Australia warned over South China Sea remarks

By Wu Gang Source:Global Times Published: 2016-2-17 1:13:02

Canberra uses dispute as hedge to increase presence

China on Tuesday warned Australia against doing anything that could harm regional peace, after Australian Foreign Minister Julie Bishop said she would press China to explain its construction activities on South China Sea reefs and support the Philippines' right to seek international arbitration over territorial disputes with China.

Observers said Australia is not likely to risk jeopardizing better ties with China, though it is trying to imitate the US' increasingly assertive gesture over the South China Sea issue.

Bishop was on a two-day visit to Japan before she flew to Beijing on Tuesday to meet with Chinese officials. Speaking in Tokyo before departing, Bishop said she plans to push for an explanation over construction activities on the reclaimed reefs in the South China Sea when she meets with Chinese Foreign Minister Wang Yi.

"The focus will be on what China proposes to do with the structures. What can we expect from the lighthouses and the assets that are there? What are they going to do with them?" the Sydney Morning Herald quoted her as saying.

Bishop also expressed her support for the Philippines' challenge to Beijing at an arbitration court in The Hague over their disputed territories in the South China Sea.

"We recognize the Philippines' right to seek a resolution to the matter through arbitration, but we urge all claimants to settle their disputes peacefully without coercion, without intimidation," she said.

Hong Lei, a Chinese foreign ministry spokesman, said China has repeatedly said it will not recognize the case, as the Philippines' unilateral act does not meet international laws and the South China Sea code of conduct reached by China and ASEAN countries. "Australia should not selectively avoid the facts," Hong told a regular press meeting in Beijing.

He stressed that it is China's right to self-defense to deploy the necessary national defense facilities on its own territory, and that they will not hinder freedom of navigation or over-flight.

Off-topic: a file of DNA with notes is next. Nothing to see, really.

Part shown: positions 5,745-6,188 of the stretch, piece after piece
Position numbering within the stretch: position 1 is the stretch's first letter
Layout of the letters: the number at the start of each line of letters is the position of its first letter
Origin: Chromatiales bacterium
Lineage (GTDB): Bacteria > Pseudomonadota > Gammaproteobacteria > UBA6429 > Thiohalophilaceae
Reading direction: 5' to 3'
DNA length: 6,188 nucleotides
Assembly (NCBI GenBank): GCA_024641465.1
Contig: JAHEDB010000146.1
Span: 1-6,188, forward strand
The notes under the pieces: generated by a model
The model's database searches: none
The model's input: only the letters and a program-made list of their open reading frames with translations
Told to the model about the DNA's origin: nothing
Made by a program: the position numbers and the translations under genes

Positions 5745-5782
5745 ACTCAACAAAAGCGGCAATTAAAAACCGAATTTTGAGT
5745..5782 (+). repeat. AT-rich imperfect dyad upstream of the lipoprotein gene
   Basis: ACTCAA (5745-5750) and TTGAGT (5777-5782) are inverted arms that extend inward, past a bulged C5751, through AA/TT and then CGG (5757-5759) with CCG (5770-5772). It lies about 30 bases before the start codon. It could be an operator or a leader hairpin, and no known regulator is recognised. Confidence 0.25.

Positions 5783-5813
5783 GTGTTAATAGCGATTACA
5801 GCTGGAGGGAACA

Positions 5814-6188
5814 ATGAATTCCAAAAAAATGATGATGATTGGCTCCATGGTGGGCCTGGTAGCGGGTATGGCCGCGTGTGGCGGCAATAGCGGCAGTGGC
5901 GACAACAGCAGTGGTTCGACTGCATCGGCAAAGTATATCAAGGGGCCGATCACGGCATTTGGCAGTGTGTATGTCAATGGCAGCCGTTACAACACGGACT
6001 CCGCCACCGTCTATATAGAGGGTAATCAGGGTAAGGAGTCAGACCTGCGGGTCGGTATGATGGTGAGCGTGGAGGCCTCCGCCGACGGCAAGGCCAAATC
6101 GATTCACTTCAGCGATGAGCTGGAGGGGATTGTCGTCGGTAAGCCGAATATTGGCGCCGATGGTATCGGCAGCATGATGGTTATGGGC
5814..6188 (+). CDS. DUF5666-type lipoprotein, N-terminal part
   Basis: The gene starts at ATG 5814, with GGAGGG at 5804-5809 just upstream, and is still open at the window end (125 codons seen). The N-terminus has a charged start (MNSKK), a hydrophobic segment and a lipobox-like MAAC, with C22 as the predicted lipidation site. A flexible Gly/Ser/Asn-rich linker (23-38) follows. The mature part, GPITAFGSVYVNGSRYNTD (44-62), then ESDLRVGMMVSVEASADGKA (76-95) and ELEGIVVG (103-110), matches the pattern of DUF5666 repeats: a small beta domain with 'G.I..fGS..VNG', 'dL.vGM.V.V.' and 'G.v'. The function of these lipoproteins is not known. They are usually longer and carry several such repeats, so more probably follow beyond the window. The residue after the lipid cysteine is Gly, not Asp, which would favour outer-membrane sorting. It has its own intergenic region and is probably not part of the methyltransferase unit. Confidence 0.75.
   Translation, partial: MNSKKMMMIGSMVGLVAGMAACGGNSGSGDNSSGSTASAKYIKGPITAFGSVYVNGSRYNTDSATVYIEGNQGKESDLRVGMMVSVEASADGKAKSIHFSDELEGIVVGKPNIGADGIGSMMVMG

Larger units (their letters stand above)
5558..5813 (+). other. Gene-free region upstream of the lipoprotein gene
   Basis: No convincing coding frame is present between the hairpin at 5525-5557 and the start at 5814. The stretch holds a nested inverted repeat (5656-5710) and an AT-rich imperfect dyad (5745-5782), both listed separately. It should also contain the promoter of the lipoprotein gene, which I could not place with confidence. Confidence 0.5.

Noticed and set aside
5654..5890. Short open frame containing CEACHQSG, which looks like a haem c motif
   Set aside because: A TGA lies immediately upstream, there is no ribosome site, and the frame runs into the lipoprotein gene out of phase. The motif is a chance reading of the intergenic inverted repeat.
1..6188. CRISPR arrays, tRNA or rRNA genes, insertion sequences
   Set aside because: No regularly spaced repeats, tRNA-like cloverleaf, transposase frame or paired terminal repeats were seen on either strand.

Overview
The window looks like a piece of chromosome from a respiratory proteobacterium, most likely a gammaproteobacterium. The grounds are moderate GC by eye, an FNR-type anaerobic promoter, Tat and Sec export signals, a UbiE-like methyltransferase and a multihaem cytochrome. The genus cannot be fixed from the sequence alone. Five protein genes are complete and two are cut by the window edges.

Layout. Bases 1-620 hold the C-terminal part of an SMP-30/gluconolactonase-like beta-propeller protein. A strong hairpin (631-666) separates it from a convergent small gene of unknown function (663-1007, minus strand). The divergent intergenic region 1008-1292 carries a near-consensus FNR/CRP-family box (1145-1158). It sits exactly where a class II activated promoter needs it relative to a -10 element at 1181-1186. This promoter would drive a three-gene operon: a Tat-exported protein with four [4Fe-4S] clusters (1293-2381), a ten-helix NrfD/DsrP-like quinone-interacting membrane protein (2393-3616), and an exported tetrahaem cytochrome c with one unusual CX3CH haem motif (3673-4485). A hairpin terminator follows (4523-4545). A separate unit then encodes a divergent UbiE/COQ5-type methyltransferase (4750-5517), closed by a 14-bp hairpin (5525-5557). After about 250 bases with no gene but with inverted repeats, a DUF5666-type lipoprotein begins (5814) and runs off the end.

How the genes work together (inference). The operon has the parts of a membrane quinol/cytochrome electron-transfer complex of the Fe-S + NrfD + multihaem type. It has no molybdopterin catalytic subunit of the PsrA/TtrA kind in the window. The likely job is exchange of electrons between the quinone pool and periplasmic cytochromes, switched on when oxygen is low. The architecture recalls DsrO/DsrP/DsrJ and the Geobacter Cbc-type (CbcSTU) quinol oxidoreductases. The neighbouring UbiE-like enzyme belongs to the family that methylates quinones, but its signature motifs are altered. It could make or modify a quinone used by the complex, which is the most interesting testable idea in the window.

The main function of the facilities on the islets and reefs is for civilian purposes such as maritime search and rescue, disaster relief, scientific research and navigation safety, he added.

"Australia should adopt an objective and impartial position and avoid doing anything to harm regional peace and stability," Hong said.

In January, several Chinese airlines tested a 3,000-meter runway built on Yongshu Reef.  

Delicate balancing act

Chinese experts said Bishop's remarks reflect the stand of the government of Prime Minister Malcolm Turnbull.

Since Turnbull assumed office last year, Australia reportedly advised China to stop island construction in the South China Sea. He is now weighing whether to join US patrols in the South China Sea, reported the Sydney Morning Herald.

The US sent warships twice into a 12 nautical mile radius around Chinese islands in the past few months, which the Chinese government has condemned as acts of provocation.

The South China Sea is not Australia's core interest, but the country has been using the issue as a hedge to increase its presence in the region, said Wang Xiaopeng, an expert on maritime and border studies at the Chinese Academy of Social Sciences.

Supporting the Philippines' arbitration move is part of Australia's plan toward this goal, Wang said. "But the territorial disputes are between China and each of the claimant countries, and outside interference will only complicate the situation and impede solutions."

However, experts believe that given the growing ties between China and Australia, the Australian government is unlikely to take substantial steps to harm their relationship.

 "Australia is conducting a delicate balancing act between China and the US," Wang told the Global Times on Tuesday.

"As a US ally, Australia has been showing that it supports US policy in the South China Sea, so that it can gain the strategic support of the US in return for enhancing its regional influence," Wang said. "But Australia may not follow through with its tough talk, as it does not want to lose China, a country with which it has made significant progress in trade and cultural exchanges." 

Agencies contributed to this story

Posted in: Diplomacy

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